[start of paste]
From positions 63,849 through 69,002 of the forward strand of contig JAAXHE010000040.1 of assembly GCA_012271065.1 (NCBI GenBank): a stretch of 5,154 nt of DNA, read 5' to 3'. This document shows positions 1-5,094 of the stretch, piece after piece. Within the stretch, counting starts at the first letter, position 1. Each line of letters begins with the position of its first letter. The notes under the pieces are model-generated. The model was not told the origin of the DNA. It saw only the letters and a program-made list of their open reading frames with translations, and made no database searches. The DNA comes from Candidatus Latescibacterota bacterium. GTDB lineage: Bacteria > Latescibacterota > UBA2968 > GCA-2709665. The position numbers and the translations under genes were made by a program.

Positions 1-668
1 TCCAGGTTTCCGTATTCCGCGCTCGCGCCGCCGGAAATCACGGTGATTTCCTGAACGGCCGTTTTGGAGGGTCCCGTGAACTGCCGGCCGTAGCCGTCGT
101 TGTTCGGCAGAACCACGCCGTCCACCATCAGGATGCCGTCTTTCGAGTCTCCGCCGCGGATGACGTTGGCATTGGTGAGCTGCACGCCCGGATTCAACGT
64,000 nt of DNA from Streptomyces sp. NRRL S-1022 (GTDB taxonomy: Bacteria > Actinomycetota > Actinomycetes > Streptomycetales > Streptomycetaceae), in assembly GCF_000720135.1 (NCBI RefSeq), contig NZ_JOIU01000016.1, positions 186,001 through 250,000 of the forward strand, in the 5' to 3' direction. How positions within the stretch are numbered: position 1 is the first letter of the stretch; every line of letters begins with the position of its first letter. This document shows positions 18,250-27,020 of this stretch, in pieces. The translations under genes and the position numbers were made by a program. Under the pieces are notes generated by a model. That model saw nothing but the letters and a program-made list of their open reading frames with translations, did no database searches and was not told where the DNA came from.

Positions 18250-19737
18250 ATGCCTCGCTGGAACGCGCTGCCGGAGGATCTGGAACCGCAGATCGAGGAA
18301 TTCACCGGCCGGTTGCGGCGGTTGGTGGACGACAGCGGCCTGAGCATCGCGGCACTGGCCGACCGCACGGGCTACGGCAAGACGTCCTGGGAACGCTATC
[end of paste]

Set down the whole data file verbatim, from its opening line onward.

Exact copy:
From positions 63,849 through 69,002 of the forward strand of contig JAAXHE010000040.1 of assembly GCA_012271065.1 (NCBI GenBank): a stretch of 5,154 nt of DNA, read 5' to 3'. This document shows positions 1-5,094 of the stretch, piece after piece. Within the stretch, counting starts at the first letter, position 1. Each line of letters begins with the position of its first letter. The notes under the pieces are model-generated. The model was not told the origin of the DNA. It saw only the letters and a program-made list of their open reading frames with translations, and made no database searches. The DNA comes from Candidatus Latescibacterota bacterium. GTDB lineage: Bacteria > Latescibacterota > UBA2968 > GCA-2709665. The position numbers and the translations under genes were made by a program.

Positions 1-668
1 TCCAGGTTTCCGTATTCCGCGCTCGCGCCGCCGGAAATCACGGTGATTTCCTGAACGGCCGTTTTGGAGGGTCCCGTGAACTGCCGGCCGTAGCCGTCGT
101 TGTTCGGCAGAACCACGCCGTCCACCATCAGGATGCCGTCTTTCGAGTCTCCGCCGCGGATGACGTTGGCATTGGTGAGCTGCACGCCCGGATTCAACGT
64,000 nt of DNA from Streptomyces sp. NRRL S-1022 (GTDB taxonomy: Bacteria > Actinomycetota > Actinomycetes > Streptomycetales > Streptomycetaceae), in assembly GCF_000720135.1 (NCBI RefSeq), contig NZ_JOIU01000016.1, positions 186,001 through 250,000 of the forward strand, in the 5' to 3' direction. How positions within the stretch are numbered: position 1 is the first letter of the stretch; every line of letters begins with the position of its first letter. This document shows positions 18,250-27,020 of this stretch, in pieces. The translations under genes and the position numbers were made by a program. Under the pieces are notes generated by a model. That model saw nothing but the letters and a program-made list of their open reading frames with translations, did no database searches and was not told where the DNA came from.

Positions 18250-19737
18250 ATGCCTCGCTGGAACGCGCTGCCGGAGGATCTGGAACCGCAGATCGAGGAA
18301 TTCACCGGCCGGTTGCGGCGGTTGGTGGACGACAGCGGCCTGAGCATCGCGGCACTGGCCGACCGCACGGGCTACGGCAAGACGTCCTGGGAACGCTATC